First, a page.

Children’s, UAB to study diabetes in minority youth

Cases of Type 2 diabetes are on the rise among minorities in the U.S.

By Emma Shepard (UAB)

The prevalence of Type 2 diabetes in youth is increasing in the U.S., primarily among minorities, with Black and Hispanic youth showing the greatest increase. Neither the reason for the increase nor the mechanism underlying the disproportionate risk in minority youth is known.

Researchers at Children’s of Alabama and the University of Alabama at Birmingham (UAB) have received more than $3.7 million from the National Institutes of Health to study the increasing prevalence of diabetes in youth as part of a nationwide consortium. Ambika Ashraf, M.D., director of the Division of Pediatric Endocrinology and Diabetes at Children’s of Alabama and UAB, and Barbara Gower, Ph.D., interim chair and professor in the UAB Department of Nutrition Sciences, will lead the UAB site.

The study is part of a project designed to identify the predictors of Type 2 diabetes in youth. UAB and Children’s, located in the U.S. diabetes belt and home to the UAB Comprehensive Diabetes Center and Diabetes Research Center, were collectively one of 15 institutions selected to participate.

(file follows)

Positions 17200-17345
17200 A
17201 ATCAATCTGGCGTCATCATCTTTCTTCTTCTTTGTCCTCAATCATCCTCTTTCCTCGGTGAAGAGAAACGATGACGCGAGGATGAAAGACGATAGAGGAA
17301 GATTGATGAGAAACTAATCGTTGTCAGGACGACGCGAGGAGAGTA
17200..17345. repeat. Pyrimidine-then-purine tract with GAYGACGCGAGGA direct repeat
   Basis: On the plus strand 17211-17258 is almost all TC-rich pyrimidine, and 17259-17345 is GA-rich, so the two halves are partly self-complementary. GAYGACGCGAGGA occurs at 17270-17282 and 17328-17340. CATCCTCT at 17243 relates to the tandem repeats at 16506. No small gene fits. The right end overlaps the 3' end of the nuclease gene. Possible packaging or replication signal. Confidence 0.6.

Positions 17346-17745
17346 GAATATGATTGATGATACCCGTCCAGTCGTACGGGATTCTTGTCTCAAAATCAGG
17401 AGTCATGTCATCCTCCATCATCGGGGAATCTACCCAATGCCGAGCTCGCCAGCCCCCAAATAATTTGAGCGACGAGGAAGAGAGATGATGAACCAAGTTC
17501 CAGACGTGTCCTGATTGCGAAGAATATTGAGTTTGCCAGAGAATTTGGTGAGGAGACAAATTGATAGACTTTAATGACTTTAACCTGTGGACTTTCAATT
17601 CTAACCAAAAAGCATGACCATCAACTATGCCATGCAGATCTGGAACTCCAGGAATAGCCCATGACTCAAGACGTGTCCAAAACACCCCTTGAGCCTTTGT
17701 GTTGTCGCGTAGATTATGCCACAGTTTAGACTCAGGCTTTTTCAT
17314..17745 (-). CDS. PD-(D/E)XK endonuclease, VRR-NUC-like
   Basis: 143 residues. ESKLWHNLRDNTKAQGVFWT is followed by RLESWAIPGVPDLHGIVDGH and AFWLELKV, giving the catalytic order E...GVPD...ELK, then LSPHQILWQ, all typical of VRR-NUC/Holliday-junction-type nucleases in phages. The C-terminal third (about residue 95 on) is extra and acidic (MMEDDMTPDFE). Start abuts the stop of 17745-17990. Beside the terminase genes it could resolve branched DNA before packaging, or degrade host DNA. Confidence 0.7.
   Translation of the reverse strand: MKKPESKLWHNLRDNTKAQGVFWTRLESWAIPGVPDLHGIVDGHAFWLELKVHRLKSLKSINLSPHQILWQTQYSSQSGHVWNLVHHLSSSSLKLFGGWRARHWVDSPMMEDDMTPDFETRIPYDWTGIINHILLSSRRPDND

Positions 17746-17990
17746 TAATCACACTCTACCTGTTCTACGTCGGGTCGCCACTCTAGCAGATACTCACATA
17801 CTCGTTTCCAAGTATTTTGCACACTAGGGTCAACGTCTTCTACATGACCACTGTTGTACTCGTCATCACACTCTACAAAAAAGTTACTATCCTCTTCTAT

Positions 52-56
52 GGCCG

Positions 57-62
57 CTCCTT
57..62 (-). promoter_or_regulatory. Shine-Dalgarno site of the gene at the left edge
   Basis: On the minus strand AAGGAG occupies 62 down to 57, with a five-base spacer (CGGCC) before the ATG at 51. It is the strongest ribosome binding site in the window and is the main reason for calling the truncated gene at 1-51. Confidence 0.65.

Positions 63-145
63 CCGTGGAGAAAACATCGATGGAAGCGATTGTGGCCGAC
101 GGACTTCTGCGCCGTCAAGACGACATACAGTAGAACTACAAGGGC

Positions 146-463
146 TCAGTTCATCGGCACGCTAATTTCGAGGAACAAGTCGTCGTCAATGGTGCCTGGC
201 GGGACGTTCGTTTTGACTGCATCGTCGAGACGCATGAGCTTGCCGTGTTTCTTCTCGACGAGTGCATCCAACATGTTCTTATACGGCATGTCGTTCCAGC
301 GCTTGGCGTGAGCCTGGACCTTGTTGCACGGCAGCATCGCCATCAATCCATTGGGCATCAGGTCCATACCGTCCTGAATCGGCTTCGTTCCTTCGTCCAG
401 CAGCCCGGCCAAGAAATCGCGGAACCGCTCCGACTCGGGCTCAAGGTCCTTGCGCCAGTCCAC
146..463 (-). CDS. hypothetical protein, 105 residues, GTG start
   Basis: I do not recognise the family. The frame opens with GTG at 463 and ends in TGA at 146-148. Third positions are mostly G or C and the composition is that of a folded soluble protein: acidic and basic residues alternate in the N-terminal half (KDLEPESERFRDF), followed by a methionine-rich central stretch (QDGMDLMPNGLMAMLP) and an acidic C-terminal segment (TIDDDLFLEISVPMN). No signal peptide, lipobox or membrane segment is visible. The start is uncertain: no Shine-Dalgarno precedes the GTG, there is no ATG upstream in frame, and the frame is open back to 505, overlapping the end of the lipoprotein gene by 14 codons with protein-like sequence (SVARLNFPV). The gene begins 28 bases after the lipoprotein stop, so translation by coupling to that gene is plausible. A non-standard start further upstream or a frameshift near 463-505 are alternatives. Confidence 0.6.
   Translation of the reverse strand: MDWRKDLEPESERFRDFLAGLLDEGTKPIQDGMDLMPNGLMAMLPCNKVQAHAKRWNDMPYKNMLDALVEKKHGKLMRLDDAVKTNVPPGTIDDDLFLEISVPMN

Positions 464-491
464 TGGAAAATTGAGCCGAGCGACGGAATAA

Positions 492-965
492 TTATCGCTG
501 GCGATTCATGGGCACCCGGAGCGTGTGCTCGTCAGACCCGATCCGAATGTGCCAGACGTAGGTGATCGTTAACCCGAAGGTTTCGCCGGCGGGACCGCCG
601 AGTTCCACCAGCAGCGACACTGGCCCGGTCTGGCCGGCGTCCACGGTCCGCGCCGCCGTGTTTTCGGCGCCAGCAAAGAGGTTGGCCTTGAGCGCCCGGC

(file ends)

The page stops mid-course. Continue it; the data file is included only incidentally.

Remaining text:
“Our research aims to further understand health disparities in diabetes prevalence, as well as study the impact of particular risk factors on the conversion of prediabetes to Type 2 diabetes,” Ashraf said. “This knowledge would allow us to better treat children, especially minority children, who have prediabetes.”

Prediabetes is a serious health condition in which blood sugar levels are higher than normal, but not high enough yet to be diagnosed as Type 2 diabetes. 

Over the course of the project, which will end in November 2027, researchers hope to enroll 1,500-3,000 youth who are at risk for diabetes. The main objective of the study is to identify factors that predict conversion to Type 2.

All participants will be non-diabetic, but at risk, at the time of recruitment and baseline testing. The team of researchers will record body composition, beta-cell function, insulin sensitivity, diet, physical activity, psycho-social factors, the intra-uterine environment, genetic polymorphisms related to diabetes risk and other factors that may affect risk for Type 2 diabetes.

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